Numerous major issues loom here. Will advanced technologies be reserved for the few, or will they be shared with the many? Will automation lead to mass unemployment? – and if so, who if anyone will support the unemployed? To what extent will increasingly advanced surveillance technology be deployed to create Big Brother scenarios? Or will we have a “sousveillance” scenario where everyone watches everyone; what David Brin has called a “transparent society?”
Will more carefully engineered drugs leave a large percentage of the population uselessly blissed out for most of their lives? What percentage of the population will take life extension pills once they’re available? Will religious belief dwindle as the power and insight of science become more and more evident and dominant in everyday life, or will it morph into something new yet still powerful? Will there be, as Hugo de Garis has foreseen, a violent struggle between those advocating and opposing the advent of intelligent robots and other advanced technologies?
Nobody can answer these questions in advance – but we can think about them creatively and carefully, in ways that may help us grapple with them as this amazing century unfolds. Carefully examining these issues is essential even if the Singularity hypothesis itself proves false; because even in the absence of a Singularity, it’s very likely some of the radical technologies Singularitarians foresee will emerge, and wreak transformative impacts.
Aspects of the Socioeconomic Path to Singularity
We are intending our book on these themes to include chapters on a wide variety of topics; the following list is very partial and intended merely as evocative of the general way the book might turn out:
- Socieconomic Implications of Life Extension
- Economic Impact of Self-Driving Cars
- Socioeconomic Implications of Advanced AI
- The Advent of Surveillance and Sousveillance
- Socioeconomic Implications of Molecular Manufacturing
- Socioeconomic Implications of Brain-Computer Interfacing
- Educational requirements and possibilities in a world of exponentially advancing
- What can spirituality and religion contribute to living on the brink of the
- Vulnerability to sabotage and terrorism in a society dependent on exponentially
- Minimizing Risks in Developing Exponential Technologies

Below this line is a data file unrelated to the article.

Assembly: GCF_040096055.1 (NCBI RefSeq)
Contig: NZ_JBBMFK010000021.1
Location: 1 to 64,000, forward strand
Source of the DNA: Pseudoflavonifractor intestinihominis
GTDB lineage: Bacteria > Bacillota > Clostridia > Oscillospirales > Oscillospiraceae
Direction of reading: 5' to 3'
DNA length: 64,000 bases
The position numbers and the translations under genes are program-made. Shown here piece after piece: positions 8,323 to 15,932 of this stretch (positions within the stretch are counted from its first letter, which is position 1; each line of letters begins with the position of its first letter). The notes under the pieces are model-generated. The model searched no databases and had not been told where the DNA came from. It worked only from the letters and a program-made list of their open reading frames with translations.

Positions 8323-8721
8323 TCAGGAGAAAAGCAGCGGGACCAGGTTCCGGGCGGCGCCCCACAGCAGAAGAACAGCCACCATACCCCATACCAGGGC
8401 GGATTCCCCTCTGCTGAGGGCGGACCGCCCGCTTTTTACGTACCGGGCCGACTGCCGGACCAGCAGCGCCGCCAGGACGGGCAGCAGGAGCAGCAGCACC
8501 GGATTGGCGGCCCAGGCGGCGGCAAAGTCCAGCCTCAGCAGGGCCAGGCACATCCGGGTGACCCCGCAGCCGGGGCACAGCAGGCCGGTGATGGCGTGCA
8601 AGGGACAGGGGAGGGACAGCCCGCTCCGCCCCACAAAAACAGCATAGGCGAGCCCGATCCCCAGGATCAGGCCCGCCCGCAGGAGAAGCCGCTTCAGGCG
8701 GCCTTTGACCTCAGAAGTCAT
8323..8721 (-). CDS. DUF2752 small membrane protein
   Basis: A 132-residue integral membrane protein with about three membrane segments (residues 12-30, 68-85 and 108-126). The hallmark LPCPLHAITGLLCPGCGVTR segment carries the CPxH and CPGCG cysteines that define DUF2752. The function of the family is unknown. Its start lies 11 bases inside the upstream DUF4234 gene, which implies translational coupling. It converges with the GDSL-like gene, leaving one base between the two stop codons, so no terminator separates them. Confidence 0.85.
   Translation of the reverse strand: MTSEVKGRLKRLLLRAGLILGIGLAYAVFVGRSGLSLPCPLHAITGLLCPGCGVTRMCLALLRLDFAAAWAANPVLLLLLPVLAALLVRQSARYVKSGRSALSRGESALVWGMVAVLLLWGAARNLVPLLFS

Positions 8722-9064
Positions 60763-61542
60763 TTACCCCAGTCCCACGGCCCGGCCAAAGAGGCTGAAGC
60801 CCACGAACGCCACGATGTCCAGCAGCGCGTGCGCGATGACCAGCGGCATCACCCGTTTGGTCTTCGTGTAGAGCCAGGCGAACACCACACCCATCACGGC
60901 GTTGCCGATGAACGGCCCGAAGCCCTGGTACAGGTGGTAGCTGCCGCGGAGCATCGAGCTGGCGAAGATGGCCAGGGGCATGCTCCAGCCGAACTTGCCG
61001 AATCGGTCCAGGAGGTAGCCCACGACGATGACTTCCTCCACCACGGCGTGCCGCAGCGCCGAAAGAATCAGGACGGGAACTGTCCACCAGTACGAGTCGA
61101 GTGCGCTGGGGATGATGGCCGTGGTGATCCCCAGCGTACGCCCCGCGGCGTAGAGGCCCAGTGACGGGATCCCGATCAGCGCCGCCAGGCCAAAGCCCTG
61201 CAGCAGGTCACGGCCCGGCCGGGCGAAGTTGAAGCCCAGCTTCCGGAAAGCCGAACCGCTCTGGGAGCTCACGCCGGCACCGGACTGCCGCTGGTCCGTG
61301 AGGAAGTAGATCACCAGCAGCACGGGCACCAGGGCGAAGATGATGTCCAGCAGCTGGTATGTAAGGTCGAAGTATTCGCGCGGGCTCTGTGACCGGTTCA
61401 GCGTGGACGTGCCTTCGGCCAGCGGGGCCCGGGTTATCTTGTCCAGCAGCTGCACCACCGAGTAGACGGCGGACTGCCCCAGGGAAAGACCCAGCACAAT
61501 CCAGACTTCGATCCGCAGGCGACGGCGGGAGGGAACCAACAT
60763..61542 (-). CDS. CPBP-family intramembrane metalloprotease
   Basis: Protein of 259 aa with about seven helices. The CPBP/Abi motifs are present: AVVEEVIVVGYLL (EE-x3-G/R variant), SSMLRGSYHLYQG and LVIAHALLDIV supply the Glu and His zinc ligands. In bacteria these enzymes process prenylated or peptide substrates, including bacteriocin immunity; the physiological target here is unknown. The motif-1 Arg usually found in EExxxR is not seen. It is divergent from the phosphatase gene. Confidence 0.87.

As this list hopefully makes clear: For the purposes of this book, we are not centrally interested in chapters focusing on the socioeconomic implications of extremely mature and powerful forms of various Singularity-relevant technologies. We are more interested in exploring the possible gradual impacts on society and economy as these technologies unfold. For instance, to choose just a few illustrative examples:
- What would it mean (socially and/or economically) if in 2020 the maximum human
lifespan were extended by 10 years, then in 2030 it were extended by 20 years, etc.?
- What would it mean (socially and/or economically) if, each year from 2020 onward, an additional 5% of “blue collar” jobs were eliminated by increasingly intelligent robots and other automated systems
- What would it mean (socially and/or economically) if, each year, the government could observe a little more of our everyday lives, and actually had the intelligent data mining technology to analyze this data in an actionable way?
It is not currently possible to analyze such things in a precise way. but bringing together all the intellectual tools at our disposal, it should be possible to rationally flesh out some of the likelier social and economic trends and scenarios to result from a technological path leading toward some sort of Singularity.
In our view, it is this is the kind of practical extrapolation regarding the possible paths to Singularity and their socioeconomic implications that is needed to connect the perspectives of current techno-futurist visionaries, with the perspectives of the individuals setting and guiding social and economic policy today.